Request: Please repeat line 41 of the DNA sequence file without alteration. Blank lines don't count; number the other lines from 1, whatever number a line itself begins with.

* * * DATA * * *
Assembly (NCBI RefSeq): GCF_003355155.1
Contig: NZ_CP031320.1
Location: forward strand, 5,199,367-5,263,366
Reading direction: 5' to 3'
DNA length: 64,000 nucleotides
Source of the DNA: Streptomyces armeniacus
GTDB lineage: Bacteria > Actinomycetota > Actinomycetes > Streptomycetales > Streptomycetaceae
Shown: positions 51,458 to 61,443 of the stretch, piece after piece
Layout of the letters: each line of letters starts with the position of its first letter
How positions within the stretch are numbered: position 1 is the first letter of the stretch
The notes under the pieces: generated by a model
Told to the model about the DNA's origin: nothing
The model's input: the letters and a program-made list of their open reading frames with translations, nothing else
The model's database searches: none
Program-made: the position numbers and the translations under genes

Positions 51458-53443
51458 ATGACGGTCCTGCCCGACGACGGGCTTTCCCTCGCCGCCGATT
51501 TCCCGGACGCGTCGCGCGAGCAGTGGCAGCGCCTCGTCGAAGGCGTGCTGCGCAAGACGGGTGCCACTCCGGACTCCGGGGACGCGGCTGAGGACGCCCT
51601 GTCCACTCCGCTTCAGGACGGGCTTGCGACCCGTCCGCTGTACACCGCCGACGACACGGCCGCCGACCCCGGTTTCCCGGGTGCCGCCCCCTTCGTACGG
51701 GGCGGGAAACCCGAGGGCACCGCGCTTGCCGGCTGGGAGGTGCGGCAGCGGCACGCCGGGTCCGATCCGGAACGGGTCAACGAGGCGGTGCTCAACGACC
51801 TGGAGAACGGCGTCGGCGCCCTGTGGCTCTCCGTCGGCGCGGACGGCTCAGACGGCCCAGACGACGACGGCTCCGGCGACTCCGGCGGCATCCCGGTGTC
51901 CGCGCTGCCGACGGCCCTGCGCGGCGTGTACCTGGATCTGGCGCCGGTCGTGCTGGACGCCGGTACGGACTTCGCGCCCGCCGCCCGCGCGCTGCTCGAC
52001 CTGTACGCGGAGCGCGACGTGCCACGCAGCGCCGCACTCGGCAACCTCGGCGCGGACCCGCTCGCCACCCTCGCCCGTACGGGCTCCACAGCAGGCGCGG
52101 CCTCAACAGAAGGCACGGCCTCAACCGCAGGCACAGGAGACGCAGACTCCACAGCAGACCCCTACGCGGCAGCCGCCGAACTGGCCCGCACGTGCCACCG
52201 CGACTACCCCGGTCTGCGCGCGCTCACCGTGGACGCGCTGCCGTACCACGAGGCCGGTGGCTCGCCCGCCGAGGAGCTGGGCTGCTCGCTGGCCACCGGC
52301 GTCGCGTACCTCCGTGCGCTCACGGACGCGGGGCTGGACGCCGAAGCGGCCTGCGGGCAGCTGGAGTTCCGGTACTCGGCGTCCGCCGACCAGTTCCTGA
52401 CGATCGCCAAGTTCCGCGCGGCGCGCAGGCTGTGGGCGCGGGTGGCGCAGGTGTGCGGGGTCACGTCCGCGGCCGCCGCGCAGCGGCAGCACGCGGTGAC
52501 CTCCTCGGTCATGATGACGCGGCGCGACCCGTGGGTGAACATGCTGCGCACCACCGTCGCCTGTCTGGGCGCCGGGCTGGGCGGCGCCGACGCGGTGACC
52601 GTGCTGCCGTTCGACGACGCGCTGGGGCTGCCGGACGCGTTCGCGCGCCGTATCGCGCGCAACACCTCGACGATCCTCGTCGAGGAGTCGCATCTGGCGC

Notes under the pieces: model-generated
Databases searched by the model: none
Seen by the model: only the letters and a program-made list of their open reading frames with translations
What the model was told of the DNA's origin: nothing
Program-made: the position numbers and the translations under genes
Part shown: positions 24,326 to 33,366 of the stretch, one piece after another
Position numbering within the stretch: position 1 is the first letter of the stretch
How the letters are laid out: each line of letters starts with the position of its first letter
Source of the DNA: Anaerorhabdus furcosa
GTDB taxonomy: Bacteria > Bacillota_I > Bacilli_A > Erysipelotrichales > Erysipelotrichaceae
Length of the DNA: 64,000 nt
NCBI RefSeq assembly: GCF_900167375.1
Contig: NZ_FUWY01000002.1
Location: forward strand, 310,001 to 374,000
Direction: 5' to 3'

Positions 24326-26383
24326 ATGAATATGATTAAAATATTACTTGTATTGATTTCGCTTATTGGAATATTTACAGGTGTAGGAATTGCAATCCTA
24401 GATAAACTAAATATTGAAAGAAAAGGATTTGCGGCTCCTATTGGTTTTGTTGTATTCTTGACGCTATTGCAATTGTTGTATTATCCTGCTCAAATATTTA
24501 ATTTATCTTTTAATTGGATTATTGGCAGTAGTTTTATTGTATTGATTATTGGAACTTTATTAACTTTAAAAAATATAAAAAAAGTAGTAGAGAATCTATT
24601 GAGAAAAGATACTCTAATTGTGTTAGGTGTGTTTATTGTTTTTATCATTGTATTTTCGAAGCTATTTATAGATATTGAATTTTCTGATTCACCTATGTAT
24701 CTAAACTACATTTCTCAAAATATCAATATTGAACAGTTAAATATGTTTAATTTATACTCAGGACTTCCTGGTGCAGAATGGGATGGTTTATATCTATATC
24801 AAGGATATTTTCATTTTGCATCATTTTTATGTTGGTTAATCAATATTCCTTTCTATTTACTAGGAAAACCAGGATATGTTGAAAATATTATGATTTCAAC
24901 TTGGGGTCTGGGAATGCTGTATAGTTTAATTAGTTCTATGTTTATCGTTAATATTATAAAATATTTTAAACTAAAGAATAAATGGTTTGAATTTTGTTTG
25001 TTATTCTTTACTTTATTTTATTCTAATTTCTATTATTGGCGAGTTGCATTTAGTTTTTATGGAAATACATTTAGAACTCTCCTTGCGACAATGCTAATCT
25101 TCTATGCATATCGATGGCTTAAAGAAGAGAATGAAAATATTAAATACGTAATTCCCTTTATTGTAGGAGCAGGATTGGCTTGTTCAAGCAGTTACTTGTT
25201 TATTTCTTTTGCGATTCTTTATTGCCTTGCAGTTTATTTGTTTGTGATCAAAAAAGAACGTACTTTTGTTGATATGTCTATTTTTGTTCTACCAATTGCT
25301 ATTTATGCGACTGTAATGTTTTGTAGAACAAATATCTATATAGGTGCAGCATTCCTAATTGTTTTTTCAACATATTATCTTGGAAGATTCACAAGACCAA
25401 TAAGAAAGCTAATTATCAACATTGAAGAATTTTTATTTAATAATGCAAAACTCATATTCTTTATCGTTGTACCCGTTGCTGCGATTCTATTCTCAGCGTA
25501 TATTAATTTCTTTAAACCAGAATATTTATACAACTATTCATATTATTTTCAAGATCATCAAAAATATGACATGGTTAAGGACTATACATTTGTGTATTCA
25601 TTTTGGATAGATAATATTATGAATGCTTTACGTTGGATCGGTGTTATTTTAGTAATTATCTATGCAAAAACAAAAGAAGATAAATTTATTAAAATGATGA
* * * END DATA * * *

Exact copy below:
NCBI RefSeq assembly: GCF_900167375.1